Parents in Orkney have spoken of the daily challenges of remote learning – and called on the Scottish Government to prioritise areas with the poorest coverage and deliver on their promise of superfast broadband for all.
Claire Thomson says her children continue to be disadvantaged due to poor broadband coverage – exacerbated by last year’s lockdown and the latest learning at home.
The pandemic, she believes, has exposed the extent to which rural and island communities still lag behind in terms of good broadband coverage.
Claire, who lives on Hoy with her young family, says that for as long as this inequity and unfairness in connectivity continues, it will have a negative impact on the educational achievements of young people – and their onward life choices.
Claire has two secondary aged sons attempting to continue remote learning with very poor connectivity at their home. She also has a primary aged son.
In fact, to allow any kind of online learning she purchases additional 4G mobile data.
The Scottish Government has provided additional funding to support families facing connectivity issues – anyone in this position should contact the Education Service via email to firstname.lastname@example.org to see what the available options are.
Claire continued: “We have an issue all the time, but it really has been problematic now with my two eldest sons trying to continue to learn at home. We can afford the additional payments but not all parents can – so what are their choices – they simply miss out even further and the divide widens?
“The first lockdown really highlighted the problem and so I purchased a different network provider SIM card and purchase data to add to that and turned my phone into a hotspot to allow my sons to continue to be able to do a level of remote learning and have some accessibility.”
There are only certain areas in their home where the 4G will work and it means Claire must switch SIMs in her phone to allow her sons to have access.
“We are being penalised because of where we live - we are only asking for a level playing field and to receive the same service that many others receive. We pay for this after all. The system is broken and needs to be fixed as the gaps will simply get bigger and our children will become more disadvantaged.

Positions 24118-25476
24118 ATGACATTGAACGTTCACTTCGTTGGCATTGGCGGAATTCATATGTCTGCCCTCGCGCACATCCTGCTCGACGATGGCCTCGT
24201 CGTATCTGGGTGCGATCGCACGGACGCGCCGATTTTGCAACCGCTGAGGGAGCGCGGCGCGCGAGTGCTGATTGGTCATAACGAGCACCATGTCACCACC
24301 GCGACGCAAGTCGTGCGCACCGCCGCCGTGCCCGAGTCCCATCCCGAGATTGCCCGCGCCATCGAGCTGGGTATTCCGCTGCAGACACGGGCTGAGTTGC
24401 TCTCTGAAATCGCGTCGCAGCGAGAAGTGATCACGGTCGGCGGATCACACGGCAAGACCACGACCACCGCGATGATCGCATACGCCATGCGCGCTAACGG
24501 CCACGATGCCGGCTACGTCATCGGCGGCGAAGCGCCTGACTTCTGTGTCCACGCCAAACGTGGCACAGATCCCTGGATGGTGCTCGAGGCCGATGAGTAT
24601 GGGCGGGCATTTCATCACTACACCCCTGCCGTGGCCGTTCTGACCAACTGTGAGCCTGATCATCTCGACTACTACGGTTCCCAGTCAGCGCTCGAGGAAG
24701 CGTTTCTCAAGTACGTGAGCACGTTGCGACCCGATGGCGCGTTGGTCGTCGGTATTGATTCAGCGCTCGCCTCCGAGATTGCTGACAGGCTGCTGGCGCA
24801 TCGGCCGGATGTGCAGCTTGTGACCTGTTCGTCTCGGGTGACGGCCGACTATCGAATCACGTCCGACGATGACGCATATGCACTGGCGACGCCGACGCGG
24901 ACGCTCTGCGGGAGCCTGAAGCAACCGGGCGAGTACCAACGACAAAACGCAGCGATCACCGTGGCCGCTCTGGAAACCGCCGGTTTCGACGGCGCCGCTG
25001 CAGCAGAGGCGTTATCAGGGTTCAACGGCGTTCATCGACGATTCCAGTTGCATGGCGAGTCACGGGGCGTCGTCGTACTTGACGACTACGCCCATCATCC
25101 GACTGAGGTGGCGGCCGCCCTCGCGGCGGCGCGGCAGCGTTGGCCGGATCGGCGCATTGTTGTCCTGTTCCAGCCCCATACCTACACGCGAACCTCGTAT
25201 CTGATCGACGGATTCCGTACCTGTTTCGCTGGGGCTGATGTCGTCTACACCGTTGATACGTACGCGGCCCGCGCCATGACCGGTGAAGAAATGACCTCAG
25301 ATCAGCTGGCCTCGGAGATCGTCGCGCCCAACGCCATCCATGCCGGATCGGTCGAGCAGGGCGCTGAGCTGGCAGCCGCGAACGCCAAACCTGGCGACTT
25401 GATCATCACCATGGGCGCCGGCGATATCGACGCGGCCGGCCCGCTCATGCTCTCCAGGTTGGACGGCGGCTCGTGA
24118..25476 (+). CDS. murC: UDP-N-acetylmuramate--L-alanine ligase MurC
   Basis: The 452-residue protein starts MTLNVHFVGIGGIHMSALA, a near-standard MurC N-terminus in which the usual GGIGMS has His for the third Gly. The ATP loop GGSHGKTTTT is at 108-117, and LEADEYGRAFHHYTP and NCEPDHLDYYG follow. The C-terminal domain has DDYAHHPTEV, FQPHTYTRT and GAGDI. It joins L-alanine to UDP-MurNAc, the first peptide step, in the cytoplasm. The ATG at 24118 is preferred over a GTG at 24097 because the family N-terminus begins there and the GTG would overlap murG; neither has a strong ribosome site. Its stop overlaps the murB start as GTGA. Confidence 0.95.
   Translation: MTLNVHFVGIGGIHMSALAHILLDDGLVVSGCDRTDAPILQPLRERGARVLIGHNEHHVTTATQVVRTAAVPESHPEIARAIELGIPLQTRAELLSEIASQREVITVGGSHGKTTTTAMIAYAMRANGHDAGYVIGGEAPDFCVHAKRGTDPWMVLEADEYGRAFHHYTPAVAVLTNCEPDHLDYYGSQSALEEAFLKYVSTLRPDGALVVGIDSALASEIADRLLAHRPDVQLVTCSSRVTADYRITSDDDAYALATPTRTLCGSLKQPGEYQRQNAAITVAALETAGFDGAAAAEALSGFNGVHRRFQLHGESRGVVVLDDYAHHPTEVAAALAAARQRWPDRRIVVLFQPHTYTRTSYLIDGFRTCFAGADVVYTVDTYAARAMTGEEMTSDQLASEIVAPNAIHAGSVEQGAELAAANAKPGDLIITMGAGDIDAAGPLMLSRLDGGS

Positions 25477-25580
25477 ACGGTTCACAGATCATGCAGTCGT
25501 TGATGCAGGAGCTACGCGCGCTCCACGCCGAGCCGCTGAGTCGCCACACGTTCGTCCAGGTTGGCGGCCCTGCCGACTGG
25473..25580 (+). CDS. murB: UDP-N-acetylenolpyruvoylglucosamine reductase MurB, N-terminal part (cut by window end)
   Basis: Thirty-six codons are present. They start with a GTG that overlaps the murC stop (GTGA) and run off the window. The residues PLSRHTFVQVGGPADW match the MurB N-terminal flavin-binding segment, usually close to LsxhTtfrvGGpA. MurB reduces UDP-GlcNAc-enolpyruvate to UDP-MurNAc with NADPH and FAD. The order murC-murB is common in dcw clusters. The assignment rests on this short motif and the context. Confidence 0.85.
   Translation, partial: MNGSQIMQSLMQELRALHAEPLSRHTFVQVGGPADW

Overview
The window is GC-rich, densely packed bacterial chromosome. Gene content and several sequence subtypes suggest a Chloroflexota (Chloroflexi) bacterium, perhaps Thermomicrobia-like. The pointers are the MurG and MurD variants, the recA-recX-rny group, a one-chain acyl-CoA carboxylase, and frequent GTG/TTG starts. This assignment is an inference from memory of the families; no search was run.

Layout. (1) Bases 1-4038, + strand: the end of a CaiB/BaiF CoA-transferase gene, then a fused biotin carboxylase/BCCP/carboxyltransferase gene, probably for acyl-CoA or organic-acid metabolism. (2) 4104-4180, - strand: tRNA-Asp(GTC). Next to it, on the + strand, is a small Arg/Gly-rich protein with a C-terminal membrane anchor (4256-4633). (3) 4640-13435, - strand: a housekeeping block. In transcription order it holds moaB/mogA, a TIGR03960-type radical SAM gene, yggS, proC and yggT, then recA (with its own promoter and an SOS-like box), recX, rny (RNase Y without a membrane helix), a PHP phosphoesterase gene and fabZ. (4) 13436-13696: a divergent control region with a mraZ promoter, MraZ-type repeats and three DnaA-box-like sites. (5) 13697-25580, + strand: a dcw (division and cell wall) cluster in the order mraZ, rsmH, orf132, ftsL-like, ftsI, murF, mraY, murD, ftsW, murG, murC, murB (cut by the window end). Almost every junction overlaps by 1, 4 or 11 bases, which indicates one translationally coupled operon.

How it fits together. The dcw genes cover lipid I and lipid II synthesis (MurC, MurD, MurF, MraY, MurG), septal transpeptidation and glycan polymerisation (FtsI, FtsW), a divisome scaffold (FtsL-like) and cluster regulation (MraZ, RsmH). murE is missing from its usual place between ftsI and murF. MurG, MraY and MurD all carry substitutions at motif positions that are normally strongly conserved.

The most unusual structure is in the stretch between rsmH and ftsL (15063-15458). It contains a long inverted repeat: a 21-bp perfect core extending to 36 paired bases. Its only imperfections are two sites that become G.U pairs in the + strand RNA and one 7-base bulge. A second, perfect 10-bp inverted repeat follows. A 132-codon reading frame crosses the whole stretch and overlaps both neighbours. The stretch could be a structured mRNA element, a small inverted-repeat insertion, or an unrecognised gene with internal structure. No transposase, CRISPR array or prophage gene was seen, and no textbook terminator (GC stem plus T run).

Our Community Council have raised this for years now and been in contact with providers and the Scottish Government, but it is falling on deaf ears – no one is paying attention.”
She said the pressure being put on young people at present is unacceptable and fears for the mental health of some.
“Young people often put high expectations on themselves and the additional stress at the moment, particularly when they may fear they are falling behind due to being unable to get the access online when they need to, is unacceptable.
As parents we want to encourage and support our children reach their academic potential and not fall behind due to circumstances outwith their control.
“The Scottish Government must follow through on the earlier pledge they have made regarding superfast broadband for all - and areas with the poorest coverage such as ours need to be prioritised.”
The Scottish Government and the Telecom giants need to act fast to close the digital divide now, which is getting bigger the longer they leave it especially in the islands and rural areas. All we are asking for is a reliable and consistent internet connection to allow our children and young people to access online learning – it’s not rocket science!”
Head Teacher at North Walls Community School, Shirley Stuart said: “The current connection we have in our community is not fit for purpose and we have to deal with this on a daily basis, which has been exacerbated by the ongoing situation.”